Turkey threatens new military operation into Syria

Turkish President Recep Tayyip Erdogan has threatened to launch a new military operation in northern Syria if Kurdish militants are not cleared from areas along its border with Syria

In an address to his ruling party’s legislators in parliament, the Turkish leader also said a Russian airstrike that targeted Turkey-backed Syrian rebels in Idlib earlier this week was an indication that Moscow was not looking for a lasting peace in the region.

“If all of the terrorists aren’t removed … as it has been promised to us, I repeat once again that we have a legitimate reason to intervene at any moment we feel the need to,” Erdogan said.

His comments came days after a suspected Kurdish militant — whom officials said had infiltrated into Turkey from Syria — blew himself up in a town in the border province of Hatay, following a police chase. Security officials killed a second militant.

In his first remarks on Monday’s airstrike that killed dozens of fighters, Erdogan said: “Russia’s attack targeting the Syrian National Army forces’ training center is a sign that a lasting peace and calm is not wanted in the region.”

The strike was the deadliest in Idlib since a Turkish-Russian-brokered truce there came into effect in March. It occurred as relations between Russia and Turkey show increasing signs of strain over Ankara’s military involvement in Syria, the Caucasus Mountains and in Libya, where Moscow also has interests. In Syria, Russia is a main supporter of Syrian President Bashar Assad’s government.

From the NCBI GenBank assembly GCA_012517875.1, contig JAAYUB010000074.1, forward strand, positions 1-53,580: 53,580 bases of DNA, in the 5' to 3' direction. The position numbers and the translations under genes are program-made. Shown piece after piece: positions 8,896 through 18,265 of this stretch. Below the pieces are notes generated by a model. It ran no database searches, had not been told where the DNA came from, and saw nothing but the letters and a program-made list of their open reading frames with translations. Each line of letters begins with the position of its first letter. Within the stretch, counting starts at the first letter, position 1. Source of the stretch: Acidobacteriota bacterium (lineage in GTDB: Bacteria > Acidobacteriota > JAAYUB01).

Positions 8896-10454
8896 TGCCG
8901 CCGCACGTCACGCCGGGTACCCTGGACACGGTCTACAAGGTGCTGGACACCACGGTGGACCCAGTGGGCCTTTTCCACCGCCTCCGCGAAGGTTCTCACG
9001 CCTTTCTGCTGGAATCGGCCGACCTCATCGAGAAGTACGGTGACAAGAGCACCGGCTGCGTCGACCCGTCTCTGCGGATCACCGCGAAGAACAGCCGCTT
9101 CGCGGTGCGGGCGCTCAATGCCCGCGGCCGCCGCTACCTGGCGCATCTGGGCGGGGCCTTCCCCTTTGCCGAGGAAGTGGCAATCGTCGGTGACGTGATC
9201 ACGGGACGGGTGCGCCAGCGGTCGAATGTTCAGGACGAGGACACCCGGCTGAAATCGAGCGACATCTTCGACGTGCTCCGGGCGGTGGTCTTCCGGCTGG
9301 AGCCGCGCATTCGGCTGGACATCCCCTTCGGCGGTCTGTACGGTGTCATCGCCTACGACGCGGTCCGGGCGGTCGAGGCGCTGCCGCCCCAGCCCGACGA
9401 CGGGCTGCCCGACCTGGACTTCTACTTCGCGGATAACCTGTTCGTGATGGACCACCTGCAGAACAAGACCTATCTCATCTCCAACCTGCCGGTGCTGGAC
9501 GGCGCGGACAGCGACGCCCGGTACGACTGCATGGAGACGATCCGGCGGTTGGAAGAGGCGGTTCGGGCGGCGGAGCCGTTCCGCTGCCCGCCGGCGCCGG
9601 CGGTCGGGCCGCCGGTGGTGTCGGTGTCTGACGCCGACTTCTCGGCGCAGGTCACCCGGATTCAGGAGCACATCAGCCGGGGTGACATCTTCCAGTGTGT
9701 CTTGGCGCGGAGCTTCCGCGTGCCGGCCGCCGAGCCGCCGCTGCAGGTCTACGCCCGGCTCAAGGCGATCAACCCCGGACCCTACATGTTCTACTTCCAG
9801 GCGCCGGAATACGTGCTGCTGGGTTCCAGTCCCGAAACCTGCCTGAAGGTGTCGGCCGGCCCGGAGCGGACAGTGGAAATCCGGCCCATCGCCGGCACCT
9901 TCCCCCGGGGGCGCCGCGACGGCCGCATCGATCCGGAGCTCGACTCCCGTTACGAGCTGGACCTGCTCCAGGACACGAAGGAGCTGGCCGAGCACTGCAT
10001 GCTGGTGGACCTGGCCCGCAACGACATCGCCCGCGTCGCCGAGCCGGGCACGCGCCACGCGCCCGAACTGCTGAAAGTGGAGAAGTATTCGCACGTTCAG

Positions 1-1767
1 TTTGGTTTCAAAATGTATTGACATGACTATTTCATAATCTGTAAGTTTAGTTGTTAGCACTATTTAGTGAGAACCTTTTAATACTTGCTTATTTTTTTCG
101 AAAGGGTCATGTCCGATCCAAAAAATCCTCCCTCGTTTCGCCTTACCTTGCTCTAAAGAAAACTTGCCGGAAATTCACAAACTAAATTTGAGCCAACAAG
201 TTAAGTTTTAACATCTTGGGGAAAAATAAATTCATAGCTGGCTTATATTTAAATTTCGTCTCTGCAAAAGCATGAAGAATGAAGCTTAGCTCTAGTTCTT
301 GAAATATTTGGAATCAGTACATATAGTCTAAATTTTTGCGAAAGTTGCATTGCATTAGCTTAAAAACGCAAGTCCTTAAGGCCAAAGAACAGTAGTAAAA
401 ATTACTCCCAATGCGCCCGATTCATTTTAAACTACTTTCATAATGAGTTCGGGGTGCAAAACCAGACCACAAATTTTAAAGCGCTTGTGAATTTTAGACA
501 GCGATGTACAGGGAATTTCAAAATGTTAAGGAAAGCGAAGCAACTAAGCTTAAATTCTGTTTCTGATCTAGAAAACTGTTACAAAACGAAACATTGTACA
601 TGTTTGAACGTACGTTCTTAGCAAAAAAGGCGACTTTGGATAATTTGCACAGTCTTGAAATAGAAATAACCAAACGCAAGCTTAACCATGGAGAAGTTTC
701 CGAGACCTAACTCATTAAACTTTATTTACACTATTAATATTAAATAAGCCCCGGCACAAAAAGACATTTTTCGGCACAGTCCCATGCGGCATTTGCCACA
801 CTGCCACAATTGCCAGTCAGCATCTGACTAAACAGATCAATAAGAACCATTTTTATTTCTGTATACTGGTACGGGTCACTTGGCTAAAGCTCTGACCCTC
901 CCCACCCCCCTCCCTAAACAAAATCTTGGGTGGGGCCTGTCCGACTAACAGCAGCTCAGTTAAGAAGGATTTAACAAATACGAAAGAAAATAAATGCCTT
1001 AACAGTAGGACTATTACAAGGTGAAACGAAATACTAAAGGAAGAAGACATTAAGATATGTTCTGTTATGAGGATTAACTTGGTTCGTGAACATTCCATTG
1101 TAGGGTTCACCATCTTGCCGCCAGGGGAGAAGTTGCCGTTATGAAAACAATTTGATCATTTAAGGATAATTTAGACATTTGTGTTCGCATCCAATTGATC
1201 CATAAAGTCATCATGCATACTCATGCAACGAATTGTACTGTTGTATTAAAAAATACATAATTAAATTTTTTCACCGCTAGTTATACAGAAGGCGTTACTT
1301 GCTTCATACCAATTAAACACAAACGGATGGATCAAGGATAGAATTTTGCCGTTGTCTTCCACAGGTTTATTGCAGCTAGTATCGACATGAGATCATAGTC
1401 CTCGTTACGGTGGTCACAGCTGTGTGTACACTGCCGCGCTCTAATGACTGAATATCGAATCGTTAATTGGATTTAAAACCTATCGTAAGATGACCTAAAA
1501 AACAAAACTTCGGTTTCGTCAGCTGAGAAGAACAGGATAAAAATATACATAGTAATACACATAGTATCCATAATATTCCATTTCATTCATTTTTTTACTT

Turkey has carried out three major forays into Syria since 2016 to drive away Kurdish militants or the Islamic State group from the border area.

Last year, it sent troops into northeastern Syria to expel Syrian Kurdish fighters it considers to be terrorists from the area and to create a “safe-zone” where it hoped to resettle refugees. Turkey halted the offensive following separate deals with the United States and Russia that promised the withdrawal of the Kurdish fighters.

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